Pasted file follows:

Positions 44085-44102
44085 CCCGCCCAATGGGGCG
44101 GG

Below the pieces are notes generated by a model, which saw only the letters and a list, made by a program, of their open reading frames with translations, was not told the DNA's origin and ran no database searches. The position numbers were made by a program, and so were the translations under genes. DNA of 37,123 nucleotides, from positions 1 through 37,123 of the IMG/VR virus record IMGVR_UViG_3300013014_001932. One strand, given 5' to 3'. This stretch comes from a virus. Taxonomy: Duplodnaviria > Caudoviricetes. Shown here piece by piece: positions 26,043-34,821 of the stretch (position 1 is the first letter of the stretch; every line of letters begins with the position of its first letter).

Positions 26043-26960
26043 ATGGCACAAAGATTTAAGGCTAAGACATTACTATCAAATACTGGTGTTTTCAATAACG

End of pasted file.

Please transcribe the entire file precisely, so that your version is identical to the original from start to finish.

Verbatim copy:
Positions 44085-44102
44085 CCCGCCCAATGGGGCG
44101 GG

Below the pieces are notes generated by a model, which saw only the letters and a list, made by a program, of their open reading frames with translations, was not told the DNA's origin and ran no database searches. The position numbers were made by a program, and so were the translations under genes. DNA of 37,123 nucleotides, from positions 1 through 37,123 of the IMG/VR virus record IMGVR_UViG_3300013014_001932. One strand, given 5' to 3'. This stretch comes from a virus. Taxonomy: Duplodnaviria > Caudoviricetes. Shown here piece by piece: positions 26,043-34,821 of the stretch (position 1 is the first letter of the stretch; every line of letters begins with the position of its first letter).

Positions 26043-26960
26043 ATGGCACAAAGATTTAAGGCTAAGACATTACTATCAAATACTGGTGTTTTCAATAACG